Who knows how far the rouble will have fallen by the time you read this. Russia’s collapsing currency is a fitting end-note to a chaotic year in which the unpredictable actions of one man in a red castle have had more impact on events across the world than anyone could have predicted.
The “new cold war” may be overblown but Vladimir Putin has undoubtedly placed himself at the centre of world events. Whether that is something he will be celebrating as he looks back at the year that was is another matter. His support for the kleptocratic presidency of Victor Yanukovych, his annexation of Crimea – the first time a European nation has had part of its territory sawn off since the Second World War – and his subsequent support for separatists in eastern Ukraine, including those who shot down the Malaysia Airlines flight, has all helped to create a regional crisis that has cost thousands of lives.
Putin banked on the West blinking and for a while they did. Rows broke out between the US, with few economic links to Russia, and Europe, with many, over just how severe sanctions should be. Germany, Europe’s de facto leader, had to recalibrate its more nuanced relationship with Russia. France took far too long to suspend its arms deals; Britain managed to get away with calls for action that ignored the billions flowing into London from Russian oligarchs.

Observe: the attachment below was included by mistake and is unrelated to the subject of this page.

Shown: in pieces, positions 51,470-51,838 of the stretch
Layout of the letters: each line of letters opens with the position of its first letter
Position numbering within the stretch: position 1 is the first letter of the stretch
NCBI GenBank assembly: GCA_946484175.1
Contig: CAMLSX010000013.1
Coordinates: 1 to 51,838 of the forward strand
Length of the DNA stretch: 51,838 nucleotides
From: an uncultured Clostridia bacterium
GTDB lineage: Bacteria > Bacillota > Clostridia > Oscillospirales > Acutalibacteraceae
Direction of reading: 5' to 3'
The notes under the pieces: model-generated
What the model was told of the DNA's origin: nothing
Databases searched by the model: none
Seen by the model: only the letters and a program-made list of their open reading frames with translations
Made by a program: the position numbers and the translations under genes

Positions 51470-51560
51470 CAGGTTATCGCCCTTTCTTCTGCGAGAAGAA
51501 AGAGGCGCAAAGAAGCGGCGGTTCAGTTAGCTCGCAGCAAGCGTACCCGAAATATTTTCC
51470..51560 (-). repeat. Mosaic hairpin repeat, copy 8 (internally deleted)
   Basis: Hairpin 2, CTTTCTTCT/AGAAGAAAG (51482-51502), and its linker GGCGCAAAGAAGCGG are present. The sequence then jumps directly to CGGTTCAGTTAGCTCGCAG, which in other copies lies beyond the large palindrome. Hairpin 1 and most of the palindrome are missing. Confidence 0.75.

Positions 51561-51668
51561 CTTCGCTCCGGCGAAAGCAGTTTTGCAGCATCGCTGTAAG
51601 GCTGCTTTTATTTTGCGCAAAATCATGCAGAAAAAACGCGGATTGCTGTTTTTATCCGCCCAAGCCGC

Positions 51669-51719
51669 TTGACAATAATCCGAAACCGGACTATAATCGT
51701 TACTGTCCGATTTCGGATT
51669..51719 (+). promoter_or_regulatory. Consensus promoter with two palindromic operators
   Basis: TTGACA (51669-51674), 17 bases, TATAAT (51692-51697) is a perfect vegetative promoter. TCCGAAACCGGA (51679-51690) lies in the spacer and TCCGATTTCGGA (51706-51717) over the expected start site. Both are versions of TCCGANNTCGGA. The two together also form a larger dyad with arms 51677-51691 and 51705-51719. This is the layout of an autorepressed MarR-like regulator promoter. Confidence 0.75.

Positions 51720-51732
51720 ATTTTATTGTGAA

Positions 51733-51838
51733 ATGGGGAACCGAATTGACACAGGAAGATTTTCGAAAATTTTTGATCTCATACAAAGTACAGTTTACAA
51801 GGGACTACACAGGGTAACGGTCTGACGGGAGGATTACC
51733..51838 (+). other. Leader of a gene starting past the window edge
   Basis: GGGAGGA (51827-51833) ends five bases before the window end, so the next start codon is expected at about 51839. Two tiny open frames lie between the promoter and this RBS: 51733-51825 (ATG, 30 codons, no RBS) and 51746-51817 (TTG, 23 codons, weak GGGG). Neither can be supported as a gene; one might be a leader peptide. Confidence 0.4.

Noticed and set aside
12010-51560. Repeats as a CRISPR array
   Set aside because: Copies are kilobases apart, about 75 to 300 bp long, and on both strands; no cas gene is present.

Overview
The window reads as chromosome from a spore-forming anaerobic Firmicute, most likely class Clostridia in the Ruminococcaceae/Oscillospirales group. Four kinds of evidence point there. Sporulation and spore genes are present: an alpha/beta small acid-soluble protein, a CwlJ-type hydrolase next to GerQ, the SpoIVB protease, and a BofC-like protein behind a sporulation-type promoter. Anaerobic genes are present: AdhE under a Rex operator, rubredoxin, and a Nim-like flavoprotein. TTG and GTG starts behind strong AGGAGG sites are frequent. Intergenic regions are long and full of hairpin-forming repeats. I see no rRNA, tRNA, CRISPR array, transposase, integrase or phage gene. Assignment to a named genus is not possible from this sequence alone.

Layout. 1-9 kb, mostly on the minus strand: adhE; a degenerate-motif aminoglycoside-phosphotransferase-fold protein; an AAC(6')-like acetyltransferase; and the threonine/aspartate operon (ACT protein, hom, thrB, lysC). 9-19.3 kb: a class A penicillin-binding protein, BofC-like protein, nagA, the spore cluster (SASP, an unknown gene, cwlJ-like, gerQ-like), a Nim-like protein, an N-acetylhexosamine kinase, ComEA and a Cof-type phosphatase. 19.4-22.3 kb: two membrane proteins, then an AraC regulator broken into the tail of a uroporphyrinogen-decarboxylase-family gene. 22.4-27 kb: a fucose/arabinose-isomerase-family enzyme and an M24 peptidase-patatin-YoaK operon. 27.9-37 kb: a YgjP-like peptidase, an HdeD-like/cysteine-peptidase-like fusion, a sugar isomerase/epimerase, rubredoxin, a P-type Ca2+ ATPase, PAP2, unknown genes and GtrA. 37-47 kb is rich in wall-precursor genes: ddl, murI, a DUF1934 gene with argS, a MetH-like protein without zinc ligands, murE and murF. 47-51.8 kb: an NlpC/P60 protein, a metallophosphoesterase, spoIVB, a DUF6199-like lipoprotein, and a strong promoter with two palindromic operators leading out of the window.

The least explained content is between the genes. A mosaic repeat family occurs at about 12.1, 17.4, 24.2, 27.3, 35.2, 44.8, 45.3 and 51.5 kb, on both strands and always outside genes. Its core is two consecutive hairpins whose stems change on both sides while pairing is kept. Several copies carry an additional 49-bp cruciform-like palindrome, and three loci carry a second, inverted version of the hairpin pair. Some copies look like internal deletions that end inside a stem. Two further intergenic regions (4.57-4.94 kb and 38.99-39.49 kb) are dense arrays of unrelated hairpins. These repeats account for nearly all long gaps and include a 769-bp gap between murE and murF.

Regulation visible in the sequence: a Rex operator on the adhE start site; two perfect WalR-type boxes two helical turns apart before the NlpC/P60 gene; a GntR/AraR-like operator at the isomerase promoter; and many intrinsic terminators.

But as the rouble’s astonishing tumble has proven, economic sanctions have been effective. They may not have forced Putin to give up Crimea, nor have they eroded support for the separatists, but Moscow has been forced to pause. It remains to be seen what impact the crumbling economy will have on Putin’s popularity, which remains astonishingly high.
Putin didn’t have a plan; he has careered from one crisis to another, advised by a dwindling band of associates, giving little thought to the long-term consequences of each action. He may appear serene on TV but one suspects the legs are scrambling furiously below the surface. As we look towards 2015 the biggest fear may not be what Putin does next but whether he remains the man taking the decisions. For the West the only thing worse than a Putin-led Russia may be the mess that follows his fall.
Steve Bloomfield is Monocle’s foreign editor.